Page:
Friday was indeed a strong finale to early voting: nearly 465K people voted in person and by mail in the 15 counties with the most registered voters. That’s 30K fewer than on the last day in 2016 but otherwise higher than any other last day in history. It’s nearly 213K more voters than the last day of early voting in 2014.
Friday was the busiest day during the period for in-person voting, and second overall (including mail ballots) to the first Monday.
In the 15 counties, a total of 4.1M people voted early as of Friday, second only to 2016 (4.5M). It is 2.4M more than in 2014. In fact, the whole early voting period more closely tracked a presidential election than a gubernatorial election.
A handful more votes were cast early in Williamson Co. this year than in 2016. Otherwise, early votes this year ranged from 82% of the 2016 early total (Hidalgo Co.) to 97% (Travis Co.).
In the 30 counties with the most registered voters, nearly 4.9M people voted in person or by mail, representing nearly 40% of registered voters in those counties. Collin (49%), Williamson (49%), Comal (48%), Travis (47%) and Hays (47%) Cos. had the highest percentage turnout. Webb (26%), Cameron (26%), Bell (30%), El Paso (31%) and Hidalgo (32%) Cos. had the lowest percentage turnout.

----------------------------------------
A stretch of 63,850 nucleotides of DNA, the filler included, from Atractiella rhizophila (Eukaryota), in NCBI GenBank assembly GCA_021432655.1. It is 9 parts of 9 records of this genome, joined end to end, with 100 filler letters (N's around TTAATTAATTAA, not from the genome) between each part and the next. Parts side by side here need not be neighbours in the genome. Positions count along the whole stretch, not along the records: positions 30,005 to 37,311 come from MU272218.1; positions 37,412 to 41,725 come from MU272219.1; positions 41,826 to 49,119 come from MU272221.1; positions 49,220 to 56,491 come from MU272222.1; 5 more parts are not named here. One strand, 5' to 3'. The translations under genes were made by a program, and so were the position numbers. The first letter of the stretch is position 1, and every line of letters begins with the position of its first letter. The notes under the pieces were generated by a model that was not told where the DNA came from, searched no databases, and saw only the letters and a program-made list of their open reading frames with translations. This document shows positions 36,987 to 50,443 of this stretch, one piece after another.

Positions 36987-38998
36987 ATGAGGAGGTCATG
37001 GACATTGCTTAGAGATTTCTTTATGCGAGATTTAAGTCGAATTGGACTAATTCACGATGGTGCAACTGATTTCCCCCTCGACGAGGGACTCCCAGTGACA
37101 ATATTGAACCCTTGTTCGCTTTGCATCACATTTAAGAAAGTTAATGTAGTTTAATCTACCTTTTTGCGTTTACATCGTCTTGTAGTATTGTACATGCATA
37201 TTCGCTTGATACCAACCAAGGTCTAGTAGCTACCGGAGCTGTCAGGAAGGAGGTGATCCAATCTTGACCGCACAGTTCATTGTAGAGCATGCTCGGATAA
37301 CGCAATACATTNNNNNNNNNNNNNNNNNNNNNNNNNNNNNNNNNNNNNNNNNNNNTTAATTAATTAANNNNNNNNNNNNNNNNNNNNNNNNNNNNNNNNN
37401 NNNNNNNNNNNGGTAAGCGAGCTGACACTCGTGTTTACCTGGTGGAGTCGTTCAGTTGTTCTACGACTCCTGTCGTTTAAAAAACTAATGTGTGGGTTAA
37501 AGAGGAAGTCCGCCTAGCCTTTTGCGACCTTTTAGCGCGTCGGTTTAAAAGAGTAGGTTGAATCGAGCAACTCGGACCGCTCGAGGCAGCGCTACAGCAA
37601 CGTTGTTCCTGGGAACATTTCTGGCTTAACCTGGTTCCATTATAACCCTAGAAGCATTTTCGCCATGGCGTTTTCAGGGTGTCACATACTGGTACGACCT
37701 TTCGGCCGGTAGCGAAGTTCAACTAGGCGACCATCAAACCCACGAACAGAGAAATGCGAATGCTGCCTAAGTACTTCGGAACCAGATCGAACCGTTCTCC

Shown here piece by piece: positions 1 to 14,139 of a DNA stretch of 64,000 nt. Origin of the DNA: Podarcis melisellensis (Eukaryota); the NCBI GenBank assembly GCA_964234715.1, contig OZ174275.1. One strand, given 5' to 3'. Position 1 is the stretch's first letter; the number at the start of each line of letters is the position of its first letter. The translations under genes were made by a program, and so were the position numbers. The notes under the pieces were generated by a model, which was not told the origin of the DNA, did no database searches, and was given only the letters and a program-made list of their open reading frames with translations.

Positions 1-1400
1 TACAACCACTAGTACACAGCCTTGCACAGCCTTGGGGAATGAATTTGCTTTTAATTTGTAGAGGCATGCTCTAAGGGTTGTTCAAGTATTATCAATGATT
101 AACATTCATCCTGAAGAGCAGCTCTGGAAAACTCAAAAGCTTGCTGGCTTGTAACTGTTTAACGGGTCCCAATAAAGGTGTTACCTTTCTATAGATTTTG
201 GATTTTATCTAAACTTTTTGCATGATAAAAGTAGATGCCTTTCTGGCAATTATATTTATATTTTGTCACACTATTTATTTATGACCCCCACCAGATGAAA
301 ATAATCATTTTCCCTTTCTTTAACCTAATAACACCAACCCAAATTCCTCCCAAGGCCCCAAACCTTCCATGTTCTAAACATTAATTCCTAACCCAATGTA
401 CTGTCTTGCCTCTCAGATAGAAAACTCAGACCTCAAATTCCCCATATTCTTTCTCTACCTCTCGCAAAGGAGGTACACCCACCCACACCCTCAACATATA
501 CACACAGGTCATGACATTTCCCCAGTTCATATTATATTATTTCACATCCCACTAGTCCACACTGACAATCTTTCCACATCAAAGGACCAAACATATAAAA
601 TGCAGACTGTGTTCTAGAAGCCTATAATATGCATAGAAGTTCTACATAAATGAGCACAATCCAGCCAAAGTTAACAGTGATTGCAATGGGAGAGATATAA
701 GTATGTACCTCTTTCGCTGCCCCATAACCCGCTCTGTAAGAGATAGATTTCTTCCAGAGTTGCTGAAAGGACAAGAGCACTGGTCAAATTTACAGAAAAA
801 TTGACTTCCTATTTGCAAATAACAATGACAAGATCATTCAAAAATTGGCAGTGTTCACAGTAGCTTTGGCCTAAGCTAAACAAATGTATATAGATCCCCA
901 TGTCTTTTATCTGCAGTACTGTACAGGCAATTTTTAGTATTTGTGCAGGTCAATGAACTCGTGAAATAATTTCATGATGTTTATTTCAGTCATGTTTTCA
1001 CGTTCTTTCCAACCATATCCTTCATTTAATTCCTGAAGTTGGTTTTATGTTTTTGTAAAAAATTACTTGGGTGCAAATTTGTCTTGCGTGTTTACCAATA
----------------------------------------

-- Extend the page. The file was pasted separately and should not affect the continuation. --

Statewide, we estimate around 6.1M people voted early, which is second only to 2016.
Because mail ballots will continue to arrive and be counted, the final early vote totals will rise from numbers reported here.
Early voting has represented the majority of votes cast since 2006.
Two years ago, a record 73.5% of all votes cast were early/absentee votes. Fewer than 2.4M votes were cast on Election Day in 2016, which is fewer than in 2006 (2.7M) and just barely above 2010 (2.3M). Since 2006, the average number of votes cast on Election Day has been just over 2.5M. That would put statewide turnout around 8.6M, which would be a record for a gubernatorial election and nearly 4M more than 2014.
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